2. On June 6, 2008 staff proposed a budget with $650,000 of the Parcel Tax going to operations and $1,200,000 going to capital improvements. This is in line with allocations of Parcel Tax revenue for the past twenty-five years and how it was presented to the public in the last two Parcel Tax Campaigns.
3. In June 2008 the City Council directed staff to create a budget with 100% of the Parcel Tax going to Capital Improvements. It was a worthy goal, and the attempt to achieve it has made us leaner and more efficient; but we simply can not meet it.
To meet this goal some budget items were reduced way below what was reasonable. For instance in 2008 we spent $527,000 on legal expenditures and but we only budgeted $206,000 for 2009. That includes the City Attorney's salary, plus outside specialists-not realistic.
At the March 2, 2009 meeting, we were advised that this budget item needs at least $100,000 more. We were also advised that $72,000 per year in annual retire health care costs have not been listed as a budget expense for several years. A net increase of at least $172,000.
During this meeting the Police Department produced nearly $200,000 in budget cuts, most coming from delaying filling a retirement vacancy and assigning those responsibilities, which include Emergency Preparedness, to other officers.
Public Works produced budget cuts of $240,000 from deferring projects. That does not mean they will not get done, just not as fast as we planned. Additional optional projects were presented.
The Building Department cut its budget by $72,000 reducing various line items.
The Big Elephants in the Room:
There are at least three big elephants in the room that are council policy decisions and beyond staff's ability to budget cut. A fourth is lurking outside.
1. First is dealing with the extra $300,000 per year in illegal Business License Tax revenue that Atherton has been operating with since 2003. The 2003 reengineered collection method raised Business License Tax revenue from $150,000 per year to $450,000 per year. In the Fall of 2007, Interim City Manager Wende Protzman brought this concern to council's attention and in the Spring of 2008 Interim Finance Director Bill Yoemans again brought it to council's attention as a potential financial problem.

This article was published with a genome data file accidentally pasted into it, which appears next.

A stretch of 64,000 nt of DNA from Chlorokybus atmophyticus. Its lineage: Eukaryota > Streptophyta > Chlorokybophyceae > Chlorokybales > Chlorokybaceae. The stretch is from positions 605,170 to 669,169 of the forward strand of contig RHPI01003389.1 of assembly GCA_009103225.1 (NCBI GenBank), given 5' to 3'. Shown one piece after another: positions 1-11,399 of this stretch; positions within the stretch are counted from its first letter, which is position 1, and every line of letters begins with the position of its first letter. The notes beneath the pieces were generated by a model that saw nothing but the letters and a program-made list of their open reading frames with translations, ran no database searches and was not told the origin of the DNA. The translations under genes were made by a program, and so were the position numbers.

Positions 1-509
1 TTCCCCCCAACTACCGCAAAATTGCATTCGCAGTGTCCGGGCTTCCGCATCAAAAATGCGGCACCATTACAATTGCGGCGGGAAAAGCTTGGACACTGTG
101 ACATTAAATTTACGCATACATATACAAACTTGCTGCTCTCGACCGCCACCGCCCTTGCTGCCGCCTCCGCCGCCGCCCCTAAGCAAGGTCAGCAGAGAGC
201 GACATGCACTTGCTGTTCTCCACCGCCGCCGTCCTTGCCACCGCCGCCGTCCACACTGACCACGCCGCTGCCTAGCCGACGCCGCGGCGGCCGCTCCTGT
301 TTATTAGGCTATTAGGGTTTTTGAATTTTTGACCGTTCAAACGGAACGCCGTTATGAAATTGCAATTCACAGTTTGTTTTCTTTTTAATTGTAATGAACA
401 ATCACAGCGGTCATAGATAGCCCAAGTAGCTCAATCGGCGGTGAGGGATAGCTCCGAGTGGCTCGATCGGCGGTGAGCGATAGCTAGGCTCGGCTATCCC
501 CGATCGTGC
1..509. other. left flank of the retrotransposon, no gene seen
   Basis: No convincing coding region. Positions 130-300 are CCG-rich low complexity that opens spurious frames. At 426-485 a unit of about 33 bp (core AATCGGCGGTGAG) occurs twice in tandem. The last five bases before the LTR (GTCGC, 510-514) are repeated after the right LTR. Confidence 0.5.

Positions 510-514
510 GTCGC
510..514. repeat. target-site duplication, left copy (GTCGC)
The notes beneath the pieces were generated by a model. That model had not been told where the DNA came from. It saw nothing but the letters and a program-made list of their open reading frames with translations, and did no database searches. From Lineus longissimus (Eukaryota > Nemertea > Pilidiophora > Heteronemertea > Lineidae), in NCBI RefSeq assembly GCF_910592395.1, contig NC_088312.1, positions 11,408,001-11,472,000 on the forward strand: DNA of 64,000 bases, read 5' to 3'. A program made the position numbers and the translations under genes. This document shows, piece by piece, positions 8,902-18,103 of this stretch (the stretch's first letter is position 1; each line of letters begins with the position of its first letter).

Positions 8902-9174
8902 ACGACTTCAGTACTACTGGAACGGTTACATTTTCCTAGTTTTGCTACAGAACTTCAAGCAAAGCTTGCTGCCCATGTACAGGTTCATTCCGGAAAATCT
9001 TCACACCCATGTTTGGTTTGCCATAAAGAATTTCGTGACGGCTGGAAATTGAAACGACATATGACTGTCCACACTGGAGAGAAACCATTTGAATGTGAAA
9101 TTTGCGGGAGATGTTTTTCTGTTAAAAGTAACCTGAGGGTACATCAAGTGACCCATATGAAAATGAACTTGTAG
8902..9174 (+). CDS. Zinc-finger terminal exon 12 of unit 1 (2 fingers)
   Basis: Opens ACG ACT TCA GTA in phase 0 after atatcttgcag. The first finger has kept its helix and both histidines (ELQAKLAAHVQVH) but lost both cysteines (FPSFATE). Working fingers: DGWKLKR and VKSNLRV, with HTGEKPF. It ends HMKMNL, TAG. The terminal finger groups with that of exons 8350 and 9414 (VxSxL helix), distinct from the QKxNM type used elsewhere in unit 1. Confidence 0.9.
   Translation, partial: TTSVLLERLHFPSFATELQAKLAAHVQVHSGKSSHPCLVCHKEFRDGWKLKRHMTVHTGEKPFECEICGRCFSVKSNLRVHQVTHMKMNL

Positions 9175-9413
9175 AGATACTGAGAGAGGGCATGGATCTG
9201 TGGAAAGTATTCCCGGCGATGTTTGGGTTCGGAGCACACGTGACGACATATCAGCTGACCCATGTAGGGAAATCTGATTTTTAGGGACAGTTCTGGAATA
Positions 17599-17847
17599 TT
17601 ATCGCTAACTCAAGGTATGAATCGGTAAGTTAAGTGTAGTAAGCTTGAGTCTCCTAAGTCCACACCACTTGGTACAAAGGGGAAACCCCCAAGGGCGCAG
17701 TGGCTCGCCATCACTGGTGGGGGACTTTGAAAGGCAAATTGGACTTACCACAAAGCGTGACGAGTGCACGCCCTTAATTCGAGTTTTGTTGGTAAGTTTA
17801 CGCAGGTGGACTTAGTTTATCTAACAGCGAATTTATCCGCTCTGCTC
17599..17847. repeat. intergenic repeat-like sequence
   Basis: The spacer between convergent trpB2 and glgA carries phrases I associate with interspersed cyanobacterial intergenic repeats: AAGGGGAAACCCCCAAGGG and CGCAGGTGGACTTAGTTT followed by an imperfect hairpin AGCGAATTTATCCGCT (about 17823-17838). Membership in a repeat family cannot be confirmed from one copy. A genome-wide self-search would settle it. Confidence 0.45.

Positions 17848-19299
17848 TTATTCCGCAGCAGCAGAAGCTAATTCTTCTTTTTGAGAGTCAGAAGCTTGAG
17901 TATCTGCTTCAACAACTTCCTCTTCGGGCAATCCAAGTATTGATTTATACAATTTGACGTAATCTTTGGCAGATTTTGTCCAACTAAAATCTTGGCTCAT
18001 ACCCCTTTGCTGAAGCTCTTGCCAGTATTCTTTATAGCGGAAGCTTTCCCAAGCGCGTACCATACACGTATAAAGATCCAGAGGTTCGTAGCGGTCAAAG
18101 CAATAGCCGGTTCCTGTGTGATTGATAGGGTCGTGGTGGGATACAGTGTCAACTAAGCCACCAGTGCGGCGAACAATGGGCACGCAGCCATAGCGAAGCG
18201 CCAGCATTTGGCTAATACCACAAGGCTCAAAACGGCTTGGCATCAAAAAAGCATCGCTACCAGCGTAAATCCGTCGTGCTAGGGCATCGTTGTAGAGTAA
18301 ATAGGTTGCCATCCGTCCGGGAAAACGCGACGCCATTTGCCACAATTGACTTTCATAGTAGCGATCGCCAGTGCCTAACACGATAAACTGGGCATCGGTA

In 2003 the Business License Tax was re-engineered and began overcharging and double charging residents on construction permits. In December 2008, we went back to the previous method. Had we gone back to the previous method for the 2009 budget, we would have had collected the $150,000 for FY2009; but because we did not deal with this until midway though the fiscal year, we will only collect $25,000 for FY2009.
The current policy decision by the Council is to refund for 2007 & 2008; that could be as much as $680,000 and is reflected in the 2009 Mid-year budget adjustment as a worst case scenario.
Atherton's unrestricted reserves have grown over the past few years due to Building Department surpluses and Business License Tax (BLT) Revenue. It makes sense to me to pay the BLT refunds from those reserves and not reduce staff and services.
2. A second elephant in the room is the lost investment income, which went into the Operating Budget. Last Spring Interim Finance Director Bill Yoemans advised the council that surpluses from the Building Department dating back to 2001 had been left in the General Reserves. At present the number seems to be approximately $3 Million dollars; I think it could go higher.
State law prohibits cities from using Building Department surpluses for other uses. Those funds had been earmarked for the Building Department's share of a new building and a reserve for future building inspections in lean years. I would favor a plan to tap into some of the $767,000 in reserves for future building during this time.
The transfer of $3Milion in Building Department Funds out of the General Account reduces the town's investment income going into the operating budget by $100,000 a year.
3. A third elephant that may enter the room is a possible refund for overcharging in Road-Impact fees. Road Impact Fees were increased by 40% in 2007 by a 3-2 council vote, without a study being done to justify that increase. A study is now underway, which may or may not support the increase. Possible refunds are not factored into budget adjustments. Menlo School recently paid over $100,000 in Road Impact Fees for a new Gym it is building. I believe there is a possibility that refunds may be due from the Road Impact Fee.
4. A fourth elephant in the room is that revenue projections for Building Permits for 2009 will be down by $500,000 from 2008 to 2009. In 2006 following the Phase 1, 2, & 3 Audits, council changed policy and added a permit technician to the Building Department staff, a contract code enforcement officer to handle construction parking was also added to that budget. I have advocated since 2006 that an independent consultant's review of the former finance director's audits should have been commissioned. This would allow council to politically review some of the policy decision made following the audits.
Since May 2000 when resolution 00-17 was passed, the town has been putting aside $200,000 from building department revenue towards a new building and $150,000 a year towards a building inspection reserve. Those items can be stopped, cutting $350,000 from the building department's 2009 expenditures.
I do want to praise the City Manager, Department Heads, and Staff for again paring down their budgets and providing a detailed report on council policy issues to address the budget shortfall.